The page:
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Big Blue embiggens little iron to match the march of the Xeon

Power 8 gets some four-socket goodness

IBM wants to win the spec-war with Chipzilla: in response to a growing number of x86 vendors pitching four-socket Haswell-EX-based mobos, Big Blue has announced the Power E850.

This four-socket system is a shot back at announcements already made by HP, Dell, Oracle, Fujitsu and NEC, with World+Dog presumably queuing up to follow.

IBM's answer, described in detail at The Register's sibling publication The Platform, is to take the shoehorn to high-end capacity-on-demand features and fit them into the Power E850.

That applies software-licensing principles to the hardware: the Power E850 ships with two processors and fully loaded with memory, and the user activates cores and memory licenses based on need (which may be permanent or temporary).

IBM's Murano dual-chip module provides the Power E850 grunt, with up to four DCMs per machine, 2 TB of DDR3 memory, a maximum 51 Gen3 PCIe slots, SAS controllers for internal disk/SSD/DVD bays and support for up to 1,500 SAS bays via the expansion drawers.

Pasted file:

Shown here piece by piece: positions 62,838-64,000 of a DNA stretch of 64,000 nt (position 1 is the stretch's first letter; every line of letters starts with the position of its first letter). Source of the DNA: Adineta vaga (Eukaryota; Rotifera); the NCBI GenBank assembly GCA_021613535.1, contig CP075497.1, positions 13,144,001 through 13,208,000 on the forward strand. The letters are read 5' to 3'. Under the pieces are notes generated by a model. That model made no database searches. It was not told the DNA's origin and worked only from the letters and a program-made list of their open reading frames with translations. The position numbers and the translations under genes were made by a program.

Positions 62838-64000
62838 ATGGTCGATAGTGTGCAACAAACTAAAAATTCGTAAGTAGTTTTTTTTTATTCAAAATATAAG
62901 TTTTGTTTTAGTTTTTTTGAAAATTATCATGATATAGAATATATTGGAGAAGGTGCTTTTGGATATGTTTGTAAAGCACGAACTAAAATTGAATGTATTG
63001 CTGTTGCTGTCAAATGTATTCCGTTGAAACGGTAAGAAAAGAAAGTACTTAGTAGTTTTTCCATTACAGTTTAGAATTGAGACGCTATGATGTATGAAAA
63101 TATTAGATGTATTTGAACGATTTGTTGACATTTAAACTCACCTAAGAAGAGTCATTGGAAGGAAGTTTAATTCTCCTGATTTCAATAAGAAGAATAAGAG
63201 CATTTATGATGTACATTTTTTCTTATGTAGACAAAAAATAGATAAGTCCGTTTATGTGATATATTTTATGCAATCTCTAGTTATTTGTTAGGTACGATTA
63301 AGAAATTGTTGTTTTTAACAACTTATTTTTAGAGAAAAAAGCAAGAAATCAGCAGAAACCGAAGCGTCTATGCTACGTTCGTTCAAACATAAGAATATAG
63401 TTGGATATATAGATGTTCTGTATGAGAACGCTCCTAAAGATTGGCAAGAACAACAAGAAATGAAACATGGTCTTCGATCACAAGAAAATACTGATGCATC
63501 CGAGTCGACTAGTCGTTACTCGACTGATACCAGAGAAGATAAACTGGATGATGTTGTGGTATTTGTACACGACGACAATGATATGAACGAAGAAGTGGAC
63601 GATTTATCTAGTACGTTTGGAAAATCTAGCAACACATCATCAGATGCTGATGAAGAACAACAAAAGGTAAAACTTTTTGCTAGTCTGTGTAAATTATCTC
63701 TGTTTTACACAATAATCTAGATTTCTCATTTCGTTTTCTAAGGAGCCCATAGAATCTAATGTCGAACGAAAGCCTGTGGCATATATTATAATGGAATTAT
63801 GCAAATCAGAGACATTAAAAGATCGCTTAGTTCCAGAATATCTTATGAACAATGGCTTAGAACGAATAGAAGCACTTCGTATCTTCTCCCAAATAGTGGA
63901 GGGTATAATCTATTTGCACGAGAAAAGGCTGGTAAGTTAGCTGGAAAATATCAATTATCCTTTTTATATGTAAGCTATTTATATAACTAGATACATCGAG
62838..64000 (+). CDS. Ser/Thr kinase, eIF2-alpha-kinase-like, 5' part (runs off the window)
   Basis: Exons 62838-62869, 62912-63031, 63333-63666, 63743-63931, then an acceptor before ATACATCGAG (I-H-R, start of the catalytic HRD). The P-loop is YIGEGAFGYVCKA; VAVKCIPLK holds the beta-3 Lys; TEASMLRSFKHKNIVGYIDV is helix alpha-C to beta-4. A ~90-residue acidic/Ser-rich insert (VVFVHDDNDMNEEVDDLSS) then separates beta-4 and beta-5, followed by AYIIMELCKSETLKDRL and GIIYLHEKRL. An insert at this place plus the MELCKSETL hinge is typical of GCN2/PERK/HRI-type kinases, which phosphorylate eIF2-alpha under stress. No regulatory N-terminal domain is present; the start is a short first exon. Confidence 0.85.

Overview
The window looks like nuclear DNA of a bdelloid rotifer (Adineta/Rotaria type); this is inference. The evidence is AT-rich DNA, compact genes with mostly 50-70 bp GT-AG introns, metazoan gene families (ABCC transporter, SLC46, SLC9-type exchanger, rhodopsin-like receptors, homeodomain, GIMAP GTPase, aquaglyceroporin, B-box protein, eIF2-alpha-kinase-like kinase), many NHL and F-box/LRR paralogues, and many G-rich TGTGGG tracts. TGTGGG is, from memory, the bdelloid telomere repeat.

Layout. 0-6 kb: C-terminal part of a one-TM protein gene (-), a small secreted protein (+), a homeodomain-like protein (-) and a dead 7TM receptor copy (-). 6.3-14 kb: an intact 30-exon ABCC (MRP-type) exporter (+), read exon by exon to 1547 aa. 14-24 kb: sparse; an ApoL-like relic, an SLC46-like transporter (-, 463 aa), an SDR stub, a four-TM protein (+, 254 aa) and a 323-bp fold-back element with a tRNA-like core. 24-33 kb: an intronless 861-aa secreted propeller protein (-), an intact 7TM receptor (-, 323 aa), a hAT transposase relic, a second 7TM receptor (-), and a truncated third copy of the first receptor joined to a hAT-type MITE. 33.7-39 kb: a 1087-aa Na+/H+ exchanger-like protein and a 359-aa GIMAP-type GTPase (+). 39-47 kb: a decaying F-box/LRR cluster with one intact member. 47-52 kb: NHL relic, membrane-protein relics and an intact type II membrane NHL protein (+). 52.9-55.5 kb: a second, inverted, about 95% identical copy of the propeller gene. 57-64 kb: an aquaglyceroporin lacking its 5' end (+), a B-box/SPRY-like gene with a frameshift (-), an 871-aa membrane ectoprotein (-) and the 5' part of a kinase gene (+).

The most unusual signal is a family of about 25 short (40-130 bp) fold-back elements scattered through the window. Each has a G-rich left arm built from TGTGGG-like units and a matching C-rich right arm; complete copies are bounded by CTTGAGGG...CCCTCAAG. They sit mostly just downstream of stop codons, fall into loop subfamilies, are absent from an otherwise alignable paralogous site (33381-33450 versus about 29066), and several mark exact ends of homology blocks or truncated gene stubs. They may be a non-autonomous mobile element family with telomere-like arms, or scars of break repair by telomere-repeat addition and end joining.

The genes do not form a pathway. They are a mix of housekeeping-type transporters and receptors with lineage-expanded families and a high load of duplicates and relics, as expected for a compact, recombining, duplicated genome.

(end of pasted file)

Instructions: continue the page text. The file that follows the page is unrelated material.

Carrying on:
One of the PCIe slots is devoted to a dual-port 10 Gbps Ethernet card in the default config.

Big Blue's Integrated Facility for Linux (IFL) lets penguinistas get a price break, and IBM is offering a 70 per cent utilisation guarantee – that is, workloads will still respond to spec when the CPU is under that much load.

The machine will run IBM AIX 6.1 and 7.1 Unix. In big endian mode it'll support Red Hat Enterprise Linux 6.6 and 7.1, and SUSE Linux Enterprise Server 11 SP3. In little endian mode there's RHEL 7.1, SLES 12, and Ubuntu Server 14.04 and 15.04.

There's plenty more detail at The Platform, and if you need an insomnia cure, there's a 180-page-plus IBM RedBook. ®


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